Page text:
Conscious Choice cover

From the press release: In this ground-breaking new history of early America, historian Robert Zimmerman not only exposes the lie behind The New York Times 1619 Project that falsely claims slavery is central to the history of the United States, he also provides profound lessons about the nature of human societies, lessons important for Americans today as well as for all future settlers on Mars and elsewhere in space.

 
Conscious Choice: The origins of slavery in America and why it matters today and for our future in outer space, is a riveting page-turning story that documents how slavery slowly became pervasive in the southern British colonies of North America, colonies founded by a people and culture that not only did not allow slavery but in every way were hostile to the practice.  
Conscious Choice does more however. In telling the tragic history of the Virginia colony and the rise of slavery there, Zimmerman lays out the proper path for creating healthy societies in places like the Moon and Mars.

 

“Zimmerman’s ground-breaking history provides every future generation the basic framework for establishing new societies on other worlds. We would be wise to heed what he says.” —Robert Zubrin, founder of founder of the Mars Society.

 

Available everywhere for $3.99 (before discount) at Amazon, Barnes & Noble, and all ebook vendors, or direct from the ebook publisher, ebookit. And if you buy it from ebookit you don't support the big tech companies and I get a bigger cut much sooner.


Update on effort to resume drilling of heat probe on InSight

Link here. It appears InSight’s camera cannot see the hammer drill, called “the mole,” that pushes the heat probe down, and to get a look and assess the problem they are going to use InSight’s robot arm to remove the equipment in the way.

The lifting sequence will begin in late June, with the arm grasping the support structure (InSight conducted some test movements recently). Over the course of a week, the arm will lift the structure in three steps, taking images and returning them so that engineers can make sure the mole isn’t being pulled out of the ground while the structure is moved. If removed from the soil, the mole can’t go back in.

They also have a theory as to what has stopped the drilling.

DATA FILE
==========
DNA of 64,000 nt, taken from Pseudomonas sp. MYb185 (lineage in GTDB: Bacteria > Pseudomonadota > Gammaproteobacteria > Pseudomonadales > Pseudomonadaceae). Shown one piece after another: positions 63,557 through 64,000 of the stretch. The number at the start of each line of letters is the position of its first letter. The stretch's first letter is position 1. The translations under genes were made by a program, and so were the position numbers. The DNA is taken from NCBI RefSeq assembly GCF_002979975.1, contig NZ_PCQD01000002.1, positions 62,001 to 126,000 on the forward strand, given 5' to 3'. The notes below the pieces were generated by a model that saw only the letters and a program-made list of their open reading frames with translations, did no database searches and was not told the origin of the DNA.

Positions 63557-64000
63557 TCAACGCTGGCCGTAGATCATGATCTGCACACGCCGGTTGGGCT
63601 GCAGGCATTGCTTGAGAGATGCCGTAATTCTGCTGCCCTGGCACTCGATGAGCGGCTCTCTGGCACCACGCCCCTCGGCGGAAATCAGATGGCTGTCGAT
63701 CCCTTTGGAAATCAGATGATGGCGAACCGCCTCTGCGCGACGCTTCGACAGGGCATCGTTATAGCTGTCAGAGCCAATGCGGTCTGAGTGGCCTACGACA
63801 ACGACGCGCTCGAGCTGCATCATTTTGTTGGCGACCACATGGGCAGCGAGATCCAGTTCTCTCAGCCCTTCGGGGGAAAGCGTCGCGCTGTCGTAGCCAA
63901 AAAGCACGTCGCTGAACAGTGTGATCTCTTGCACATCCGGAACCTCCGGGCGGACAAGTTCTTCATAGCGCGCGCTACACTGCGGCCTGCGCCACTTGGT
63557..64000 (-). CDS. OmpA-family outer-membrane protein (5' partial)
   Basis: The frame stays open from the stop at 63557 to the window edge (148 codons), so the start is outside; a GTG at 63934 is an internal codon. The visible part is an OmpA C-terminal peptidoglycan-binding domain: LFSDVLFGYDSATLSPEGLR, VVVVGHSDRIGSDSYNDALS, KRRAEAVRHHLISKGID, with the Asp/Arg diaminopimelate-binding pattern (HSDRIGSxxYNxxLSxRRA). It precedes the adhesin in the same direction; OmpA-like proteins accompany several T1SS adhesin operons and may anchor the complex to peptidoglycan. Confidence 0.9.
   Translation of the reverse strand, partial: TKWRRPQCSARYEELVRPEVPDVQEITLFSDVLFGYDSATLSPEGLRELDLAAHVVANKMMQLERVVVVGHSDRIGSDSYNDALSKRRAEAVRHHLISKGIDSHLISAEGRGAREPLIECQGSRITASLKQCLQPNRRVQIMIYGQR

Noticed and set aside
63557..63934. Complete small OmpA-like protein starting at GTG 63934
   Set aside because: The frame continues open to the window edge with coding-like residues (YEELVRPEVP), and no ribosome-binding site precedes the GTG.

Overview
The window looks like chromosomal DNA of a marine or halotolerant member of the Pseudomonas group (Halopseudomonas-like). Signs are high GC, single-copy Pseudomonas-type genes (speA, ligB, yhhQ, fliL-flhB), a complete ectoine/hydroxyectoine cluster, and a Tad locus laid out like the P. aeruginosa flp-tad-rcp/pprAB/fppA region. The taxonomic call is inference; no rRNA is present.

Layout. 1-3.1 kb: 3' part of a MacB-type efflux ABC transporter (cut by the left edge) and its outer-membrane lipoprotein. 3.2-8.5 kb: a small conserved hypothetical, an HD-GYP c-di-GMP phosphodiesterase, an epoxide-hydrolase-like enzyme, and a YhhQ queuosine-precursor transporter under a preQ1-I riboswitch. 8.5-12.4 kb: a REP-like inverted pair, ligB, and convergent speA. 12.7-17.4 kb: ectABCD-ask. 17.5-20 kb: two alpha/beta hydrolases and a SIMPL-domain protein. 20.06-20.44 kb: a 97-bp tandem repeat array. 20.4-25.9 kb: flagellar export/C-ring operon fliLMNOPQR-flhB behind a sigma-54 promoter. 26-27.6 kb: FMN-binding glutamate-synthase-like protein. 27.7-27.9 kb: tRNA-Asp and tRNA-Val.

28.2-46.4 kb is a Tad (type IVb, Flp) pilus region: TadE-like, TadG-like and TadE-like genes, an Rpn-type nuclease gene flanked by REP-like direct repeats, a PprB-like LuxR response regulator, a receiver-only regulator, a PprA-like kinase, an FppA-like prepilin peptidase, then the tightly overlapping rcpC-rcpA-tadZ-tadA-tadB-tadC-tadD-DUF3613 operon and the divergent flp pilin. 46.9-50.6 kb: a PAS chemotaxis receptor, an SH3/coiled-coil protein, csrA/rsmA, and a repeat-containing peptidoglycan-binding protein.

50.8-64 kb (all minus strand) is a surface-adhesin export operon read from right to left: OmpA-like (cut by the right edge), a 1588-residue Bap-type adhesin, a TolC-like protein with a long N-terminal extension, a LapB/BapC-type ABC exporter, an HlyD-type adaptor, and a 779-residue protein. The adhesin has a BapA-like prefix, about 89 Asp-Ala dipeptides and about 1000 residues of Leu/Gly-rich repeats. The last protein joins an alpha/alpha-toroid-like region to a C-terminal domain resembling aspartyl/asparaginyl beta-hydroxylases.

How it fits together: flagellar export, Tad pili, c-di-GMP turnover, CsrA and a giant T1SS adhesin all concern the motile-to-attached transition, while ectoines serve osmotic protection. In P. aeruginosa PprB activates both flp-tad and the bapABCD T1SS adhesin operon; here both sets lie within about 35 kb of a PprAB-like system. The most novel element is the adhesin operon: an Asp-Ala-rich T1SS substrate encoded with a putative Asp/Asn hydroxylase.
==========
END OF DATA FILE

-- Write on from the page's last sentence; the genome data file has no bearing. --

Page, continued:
Team members now believe the most likely cause is an unexpected lack of friction in the soil around InSight – something very different from soil seen on other parts of Mars. The mole is designed so that loose soil flows around it, adding friction that works against its recoil, allowing it to dig. Without enough friction, it will bounce in place.

They can’t see it, as designed? It depends on the soil for friction? I am very puzzled at these design decisions.

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3 comments

  • Dick Eagleson

    So am I. Good thing that big drill in Armageddon wasn’t designed by these people or we would all have joined the dinosaurs back in the late Clinton administration. :-)

  • Lee S

    I have always been a bit skeptical of this little thing…. I thought “and if it hits a big pebble?”
    It seems it did!
    If, and it’s a big “IF” , Exo mars lands and operates as planned on mars, it’s 2 meter drill stands much more chance of returning valuable, and more importantly… Interesting science…
    It’s looking for life…. Past or present… But will be looking..
    This little mole thing ( should it succeed), will tell us about the temperature gradient in the crust of mars…
    Fantastic info for planetary geologists, but nothing to inspire the public….
    A NASA mission to out and out look for signs of life on Mars would inspire a new generation who don’t remember the Viking missions… The public don’t remember the Vikings unless they are of a certain age…
    But they are very interested in life elsewhere….
    Stop following the water…. Start looking for signs of life!

  • Edward

    Robert asked: “They can’t see it, as designed? It depends on the soil for friction?

    Although the video shows a full scale model of the support structure that has a transparent tube to hold the probe before deployment, the video also shows that the support structure on Mars is not transparent. I suspect that testing did not present the engineers with many problems, so looking at the probe did not seem to be necessary. Therefore, no transparent tube on the flight unit.

    At the 30-second point, the video shows the operation of the hammer within the probe. It works somewhat similarly as we use a hammer on Earth. We slowly raise the head to some height, then swing it down with force on the nail or anvil, where the sudden stop does the intended work, such as driving a nail or forging metal.

    Because the hammer is built within the probe (nail), every time the hammer head thrusts downward toward the impact surface, there can be a net upward force on the probe as the center of mass changes rapidly. If the probe were in free space or on a frictionless surface, it would vibrate in place. As it is, it seems that the engineers had counted upon more than just the Martian weight of the probe to keep it from bouncing upward during the hammer head’s downward acceleration.

    If a lack of friction turns out to be the cause of the trouble, this gives an interesting data point about Martian soil.

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